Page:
Copper and Wood Trivets

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Introduction: Copper and Wood Trivets

About: I work at instructables by day, and turn into a stitch witch by night. follow me on instagram @jessyratfink to see what i'm working on! ^_^

These copper pipe and wood trivets are super cheap, fast and beautiful! My favorite type of project. Don't you love it when you just have to glue things together and then you're done?

Plus, who doesn't love trivets you'll gladly leave out to look at? Copper and wood is much more fancy than the grimy cast iron owls I've been using for as long as I can remember. :)

Step 1: What You'll Need:

  • wood doweling (I'm using 5/8 inch)
  • copper elbows (1/2 inch)
  • saw (I used a hacksaw at home)
  • E6000 glue

For a small trivet, cut four pieces of wood doweling 4 inches long.

For a large trivet, cut four pieces of wood doweling 6 inches long.

Those two sizes fit all my pans nicely. :)

Step 2: Gluing

The glue here is very important - I don't recommend anything but E6000. It can withstand the heat of pans and it dries incredibly strong and clear, so it's perfect!

Apply about a pea sized blob in the ends of every elbow and let sit for a minute or so. I propped my elbows up so the glue couldn't escape.

Once the glue has set for a sec, insert a dowel and spin it to cover it well with glue. Repeat until everything's glued together.

Now we wait.

Step 3: Let the Glue Cure and Enjoy!

The only downside to E6000 is the long cure time - you should let the trivets sit undisturbed for at least 24 hours. (I made these Friday afternoon and let them cure over the weekend.)

Properly curing the E6000 will ensure you have a strong and thorough bond that will last for ages. :D

Please post a photo if you make them - I'd love to see your version!

2 People Made This Project!

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29 Discussions

I looked for a similar glue to E6000 her in the UK and found

Bostik 1782

Said to be clear and temperature resistant

For those concerned about heat transferring to surfaces through the copper elbows you can attach either small soft plastic "dots" to the 4 corners or small round felt circles used on the bottom of legged furniture. Both of these can be purchased at either Lowes, Home Depot, Walmart or most any store.

question: how do you fit a 5/8" diameter dowel into a 1/2" elbow?

Everyone is talking about trivets and hot foods-- these would work equally as well with cold foods straight from the fridge. Condensation directly on wood tables isn't good either and these would work great!

Thanks, Jessy!

A word of Caution. Google E6000 and find a list of Horrific Side Effects. This may not apply to everyone but it's worth the few minutes to check. There are other Super Glues that fit the bill also, I purchase Loctite Super Glue to use.

I was searching for DIY Simple to make trivets. These fit the bill. I will seal the dowels before assembly.

Excellent, Kudos to you.

Jessy, you are my hero!!! The ibles you have done are always easy to follow the instructions, informative, clear and concise. Most of all, I almost always go: Why Didn't I Think Of That!!!
This one, wood and copper, so beautiful, so brilliant, so easy. And as you think about it, there are other things you can make with this combination.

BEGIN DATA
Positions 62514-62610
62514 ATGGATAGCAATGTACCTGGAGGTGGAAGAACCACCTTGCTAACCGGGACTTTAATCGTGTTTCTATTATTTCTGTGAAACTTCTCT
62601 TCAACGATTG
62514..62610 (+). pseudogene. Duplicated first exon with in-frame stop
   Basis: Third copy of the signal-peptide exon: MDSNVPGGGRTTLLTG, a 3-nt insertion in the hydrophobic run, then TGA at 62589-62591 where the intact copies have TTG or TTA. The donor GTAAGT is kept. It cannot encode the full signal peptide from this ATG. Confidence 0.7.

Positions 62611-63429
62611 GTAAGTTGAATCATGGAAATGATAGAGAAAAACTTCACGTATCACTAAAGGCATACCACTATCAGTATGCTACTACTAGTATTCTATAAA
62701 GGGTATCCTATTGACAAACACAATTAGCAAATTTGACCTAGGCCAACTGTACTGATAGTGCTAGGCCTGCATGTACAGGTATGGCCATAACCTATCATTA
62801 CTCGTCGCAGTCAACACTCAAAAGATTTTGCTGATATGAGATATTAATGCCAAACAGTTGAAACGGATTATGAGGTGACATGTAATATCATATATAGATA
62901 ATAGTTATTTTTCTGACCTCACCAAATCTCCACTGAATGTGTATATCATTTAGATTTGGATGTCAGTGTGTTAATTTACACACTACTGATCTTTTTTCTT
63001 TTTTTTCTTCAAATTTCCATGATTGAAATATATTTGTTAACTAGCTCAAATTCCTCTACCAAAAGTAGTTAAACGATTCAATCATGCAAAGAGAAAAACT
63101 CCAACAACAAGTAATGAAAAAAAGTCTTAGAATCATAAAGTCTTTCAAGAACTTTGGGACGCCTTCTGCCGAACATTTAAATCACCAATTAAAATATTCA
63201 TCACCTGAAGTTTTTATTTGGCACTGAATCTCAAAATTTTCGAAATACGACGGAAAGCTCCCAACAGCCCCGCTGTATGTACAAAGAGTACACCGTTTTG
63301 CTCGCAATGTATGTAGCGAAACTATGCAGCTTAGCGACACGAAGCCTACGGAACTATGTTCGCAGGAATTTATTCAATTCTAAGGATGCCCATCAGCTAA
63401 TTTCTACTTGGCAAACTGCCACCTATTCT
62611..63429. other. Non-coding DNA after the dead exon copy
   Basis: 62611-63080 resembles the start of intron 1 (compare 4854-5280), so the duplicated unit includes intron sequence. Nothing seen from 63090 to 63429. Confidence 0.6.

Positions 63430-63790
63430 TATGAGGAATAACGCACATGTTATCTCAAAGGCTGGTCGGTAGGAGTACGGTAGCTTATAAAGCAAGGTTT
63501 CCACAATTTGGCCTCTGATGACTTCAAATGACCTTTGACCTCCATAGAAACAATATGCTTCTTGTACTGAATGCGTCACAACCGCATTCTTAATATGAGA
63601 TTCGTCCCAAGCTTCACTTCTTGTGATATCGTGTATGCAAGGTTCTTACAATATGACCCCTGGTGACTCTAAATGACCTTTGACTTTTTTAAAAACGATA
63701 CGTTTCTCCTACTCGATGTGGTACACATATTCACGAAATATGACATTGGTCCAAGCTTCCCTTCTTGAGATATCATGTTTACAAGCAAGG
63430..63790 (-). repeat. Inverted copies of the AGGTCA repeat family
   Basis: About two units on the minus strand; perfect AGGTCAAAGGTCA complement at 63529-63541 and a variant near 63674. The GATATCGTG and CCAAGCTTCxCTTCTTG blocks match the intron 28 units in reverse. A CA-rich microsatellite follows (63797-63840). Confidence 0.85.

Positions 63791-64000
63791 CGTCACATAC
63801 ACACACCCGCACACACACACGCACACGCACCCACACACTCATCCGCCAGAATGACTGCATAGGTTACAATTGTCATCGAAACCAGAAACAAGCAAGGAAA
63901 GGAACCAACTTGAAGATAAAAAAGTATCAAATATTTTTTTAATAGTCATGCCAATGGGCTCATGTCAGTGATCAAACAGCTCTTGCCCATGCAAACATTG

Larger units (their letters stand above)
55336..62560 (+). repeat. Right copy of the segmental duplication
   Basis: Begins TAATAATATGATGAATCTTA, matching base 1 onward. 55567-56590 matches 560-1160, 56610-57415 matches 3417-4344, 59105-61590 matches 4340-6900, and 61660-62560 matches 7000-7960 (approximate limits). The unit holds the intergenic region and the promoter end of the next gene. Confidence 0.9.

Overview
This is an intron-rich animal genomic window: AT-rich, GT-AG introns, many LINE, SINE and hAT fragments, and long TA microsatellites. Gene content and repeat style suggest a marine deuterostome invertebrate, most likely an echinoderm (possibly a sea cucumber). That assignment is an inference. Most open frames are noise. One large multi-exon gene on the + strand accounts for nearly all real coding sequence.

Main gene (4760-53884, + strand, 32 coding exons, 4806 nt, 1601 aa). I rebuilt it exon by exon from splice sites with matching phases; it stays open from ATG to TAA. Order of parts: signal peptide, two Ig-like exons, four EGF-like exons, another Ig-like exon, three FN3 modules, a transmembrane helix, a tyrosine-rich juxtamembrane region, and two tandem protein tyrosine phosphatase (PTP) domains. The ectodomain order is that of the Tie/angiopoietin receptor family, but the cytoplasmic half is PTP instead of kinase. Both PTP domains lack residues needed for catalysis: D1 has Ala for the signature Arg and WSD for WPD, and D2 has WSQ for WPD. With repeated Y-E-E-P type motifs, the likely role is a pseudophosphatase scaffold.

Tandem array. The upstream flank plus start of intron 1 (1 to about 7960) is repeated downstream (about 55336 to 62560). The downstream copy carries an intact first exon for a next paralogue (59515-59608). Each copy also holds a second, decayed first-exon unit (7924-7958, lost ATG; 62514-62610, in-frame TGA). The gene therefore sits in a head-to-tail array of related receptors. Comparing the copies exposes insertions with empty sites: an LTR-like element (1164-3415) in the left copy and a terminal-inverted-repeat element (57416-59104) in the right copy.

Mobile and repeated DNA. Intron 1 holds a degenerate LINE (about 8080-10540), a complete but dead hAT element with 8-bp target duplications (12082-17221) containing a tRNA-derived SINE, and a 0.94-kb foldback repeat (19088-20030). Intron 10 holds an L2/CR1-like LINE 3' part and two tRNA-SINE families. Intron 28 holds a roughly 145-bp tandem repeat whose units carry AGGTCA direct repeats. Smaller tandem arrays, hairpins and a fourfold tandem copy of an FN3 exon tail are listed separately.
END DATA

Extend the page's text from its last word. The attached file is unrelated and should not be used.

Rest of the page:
I bow to the Queen of Instructables ?

This gives me a great idea for making my own frames for my artwork! Thanks for the inspiration

Copper is an amazing conductor of heat (one of the reasons it is used in heat sinks and radiators). If the purpose of a trivet is to protect the table surface from the heat of an object, have you seen any ill effects of using these on more heat sensitive surfaces? Perhaps glue a piece of wood on the "bottom" of the dowel to elevate the trivet?

Neat idea. I love the look of natural wood tones with copper. If you were able to keep your wood bright and let your copper patina (or patina before assembly?), it would be an even better contrast.

Simple enough and looking great! However I wonder how really effective they are at protecting fragile surfaces, since if the hot pan touches the copper corners, then heat will still be conducted down to the surface it lies upon. I would try to add some sort of separators/feet so that the copper never touches the surface...

1 reply

There's really not enough contact between copper/pot/surface to build significant heat. There's a lot of empty space in the elbows for heat to disperse, as well as a little insulation from the wood. I haven't had any issues so far, but if you're worried you could always add some little wooden feet. :)

Good idea! You might also consider using a "T" on opposite sides to make a cross piece on larger trivets. A single joint in center of cross piece would give a center support. Would make it a bit more stable to place things upon it. You can use mineral oil to seal and protect the wood. It will char if very hot things are placed on it. But, over time, it would add "character" . Mineral oil is also good on chopping blocks and cutting boards. It is food safe. Liberally apply, keep it warm. After a few hours wipe off excess. Copper polish will keep the joints shiny. There are wood dowels available made from hardwoods such as walnut, maple, etc.

http://www.woodcraft.com/search2/search.aspx?query=wood%20dowel

Varnish, poly coat, spray/brush enamel, tung oil, linseed oil. A favourite is Danish Oil, as it is a penetrating oil, stain, and varnish, and very easy to use. Mind heat reactions, as hot pots will be put on this.

These are awesome! I need to make some so my kitchen table doesn't get ruined any more than it already has been. Can I find the copper elbows at a general hardware store?

Simple yet attractive enought to hang on a wall as art! Love it!